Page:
CAMBRIDGE, Mass. — Since the Harvard Joint Center for Housing Studies first released its seminal State of the Nation’s Housing report in 1988, more than 40 million housing units have been built in the U.S., the country has added 27 million new households, and last year’s national homeownership rate of 63.9% was very close to the 64% rate of the late 1980s. At the same time, however, the number of Americans burdened by housing costs has risen by nearly 14 million households over the last 30 years, the number of households with student loan debt has nearly doubled, and the gap between black and white homeownership has widened.
These and other findings are detailed in the Center’s 2018 State of the Nation’s Housing report.
“By many metrics, the U.S. housing market in 2018 is on sound footing,” said Chris Herbert, Managing Director of the Harvard Joint Center for Housing Studies. “But a number of challenges highlighted in the first State of the Nation’s Housing report 30 years ago persist today, and in many respects the situation has worsened for both the lowest-income Americans and those higher up the income ladder.”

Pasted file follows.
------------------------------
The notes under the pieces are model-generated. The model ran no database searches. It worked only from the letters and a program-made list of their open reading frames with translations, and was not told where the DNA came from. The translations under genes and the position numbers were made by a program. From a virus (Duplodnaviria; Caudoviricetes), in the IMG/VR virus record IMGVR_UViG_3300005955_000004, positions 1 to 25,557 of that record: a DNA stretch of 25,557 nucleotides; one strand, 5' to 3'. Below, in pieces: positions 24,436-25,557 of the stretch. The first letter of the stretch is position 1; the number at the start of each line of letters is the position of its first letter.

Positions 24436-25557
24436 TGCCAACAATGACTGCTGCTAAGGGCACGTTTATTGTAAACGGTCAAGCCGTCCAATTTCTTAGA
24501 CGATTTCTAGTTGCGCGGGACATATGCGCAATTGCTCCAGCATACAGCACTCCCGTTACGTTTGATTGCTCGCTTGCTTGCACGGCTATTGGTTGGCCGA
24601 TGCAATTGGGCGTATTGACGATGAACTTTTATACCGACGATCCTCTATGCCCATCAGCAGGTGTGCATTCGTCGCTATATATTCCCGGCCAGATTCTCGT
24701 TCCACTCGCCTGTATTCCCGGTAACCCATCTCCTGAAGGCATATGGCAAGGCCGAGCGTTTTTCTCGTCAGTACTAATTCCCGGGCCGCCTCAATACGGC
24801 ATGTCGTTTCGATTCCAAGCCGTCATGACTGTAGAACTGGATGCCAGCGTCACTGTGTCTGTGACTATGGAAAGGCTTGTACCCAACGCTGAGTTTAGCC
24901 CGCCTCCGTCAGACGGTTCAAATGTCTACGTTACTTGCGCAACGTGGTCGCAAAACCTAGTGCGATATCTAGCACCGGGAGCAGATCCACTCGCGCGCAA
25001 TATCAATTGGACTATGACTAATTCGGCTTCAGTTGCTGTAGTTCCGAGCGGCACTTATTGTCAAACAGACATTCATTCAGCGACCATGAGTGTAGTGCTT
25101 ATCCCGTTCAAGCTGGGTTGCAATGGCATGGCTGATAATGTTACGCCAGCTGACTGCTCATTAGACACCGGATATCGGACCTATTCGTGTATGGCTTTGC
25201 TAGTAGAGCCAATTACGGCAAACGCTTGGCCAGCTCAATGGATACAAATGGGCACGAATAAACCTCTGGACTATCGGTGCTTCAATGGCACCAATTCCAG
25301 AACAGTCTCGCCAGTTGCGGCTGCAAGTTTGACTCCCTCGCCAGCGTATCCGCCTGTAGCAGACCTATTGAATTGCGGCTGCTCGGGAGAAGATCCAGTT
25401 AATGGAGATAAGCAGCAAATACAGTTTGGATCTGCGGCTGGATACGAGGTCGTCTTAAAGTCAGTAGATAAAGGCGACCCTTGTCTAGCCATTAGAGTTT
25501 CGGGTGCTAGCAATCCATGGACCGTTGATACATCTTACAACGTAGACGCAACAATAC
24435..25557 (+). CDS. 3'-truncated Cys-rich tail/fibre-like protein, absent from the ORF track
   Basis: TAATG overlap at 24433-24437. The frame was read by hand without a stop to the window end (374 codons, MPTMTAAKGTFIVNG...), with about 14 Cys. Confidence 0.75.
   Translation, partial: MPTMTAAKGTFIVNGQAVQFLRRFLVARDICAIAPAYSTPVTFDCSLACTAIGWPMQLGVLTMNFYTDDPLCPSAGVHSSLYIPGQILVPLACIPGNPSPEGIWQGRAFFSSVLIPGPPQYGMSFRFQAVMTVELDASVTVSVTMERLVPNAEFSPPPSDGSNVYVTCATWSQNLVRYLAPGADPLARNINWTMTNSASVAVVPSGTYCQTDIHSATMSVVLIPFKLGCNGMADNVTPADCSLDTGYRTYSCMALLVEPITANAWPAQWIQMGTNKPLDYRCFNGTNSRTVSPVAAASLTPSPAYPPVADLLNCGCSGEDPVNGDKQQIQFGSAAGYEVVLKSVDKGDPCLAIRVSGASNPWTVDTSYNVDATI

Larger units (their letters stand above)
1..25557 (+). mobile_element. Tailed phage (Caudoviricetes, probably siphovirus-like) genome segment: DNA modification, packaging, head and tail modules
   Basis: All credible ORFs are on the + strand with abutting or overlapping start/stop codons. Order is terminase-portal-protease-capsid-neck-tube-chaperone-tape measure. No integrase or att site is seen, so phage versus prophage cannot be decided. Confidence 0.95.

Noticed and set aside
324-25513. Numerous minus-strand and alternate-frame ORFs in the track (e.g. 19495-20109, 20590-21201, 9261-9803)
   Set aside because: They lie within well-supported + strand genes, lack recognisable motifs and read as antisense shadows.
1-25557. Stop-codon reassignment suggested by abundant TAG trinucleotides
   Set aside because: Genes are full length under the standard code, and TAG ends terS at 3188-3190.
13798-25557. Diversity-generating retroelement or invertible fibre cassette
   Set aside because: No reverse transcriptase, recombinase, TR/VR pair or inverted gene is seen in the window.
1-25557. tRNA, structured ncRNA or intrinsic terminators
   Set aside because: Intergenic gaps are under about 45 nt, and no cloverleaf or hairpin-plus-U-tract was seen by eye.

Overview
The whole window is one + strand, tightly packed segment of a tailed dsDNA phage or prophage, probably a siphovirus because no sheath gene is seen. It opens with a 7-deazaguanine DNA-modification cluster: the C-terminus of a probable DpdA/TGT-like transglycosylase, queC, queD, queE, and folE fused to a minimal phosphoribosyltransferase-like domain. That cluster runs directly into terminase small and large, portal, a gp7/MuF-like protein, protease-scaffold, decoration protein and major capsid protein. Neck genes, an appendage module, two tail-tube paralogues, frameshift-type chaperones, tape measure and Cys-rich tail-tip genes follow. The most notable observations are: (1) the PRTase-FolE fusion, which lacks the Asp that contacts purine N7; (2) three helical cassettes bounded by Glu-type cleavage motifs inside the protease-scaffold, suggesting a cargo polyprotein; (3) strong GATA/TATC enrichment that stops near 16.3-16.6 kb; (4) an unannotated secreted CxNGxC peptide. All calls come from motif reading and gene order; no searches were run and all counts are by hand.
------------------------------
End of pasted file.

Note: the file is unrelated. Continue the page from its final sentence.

Growing income inequality has helped drive the increase in cost-burdened households. According to the report, the real median income of households in the bottom quartile increased only 3% between 1988 and 2016, while the median income for adults aged 25 to 34 rose by just 5%. Meanwhile, the median home price grew 41% faster than inflation between 1990 and 2016, the median rent grew 20% faster, and the nation had 2.5 million fewer units renting for less than $800 a month (in real terms).
The increases in prices and rents combined with a growing lack of subsidies for low-income households mean that nearly a third of all households (38.1 million) paid more than 30% of their incomes for housing in 2016, the widely-accepted metric for affordability. These include 20.8 million renters (47%), and of these, 11 million pay more than half their income for housing . While these figures are down slightly from their peak during the recession, they are significantly higher than in previous decades.
“If incomes had kept pace with the economy’s growth over the past 30 years, they would have easily matched the rise in housing costs,” notes Daniel McCue, a Senior Research Associate at the Harvard Joint Center for Housing Studies and lead author of the report. “But that hasn’t happened.”
Download the full report here.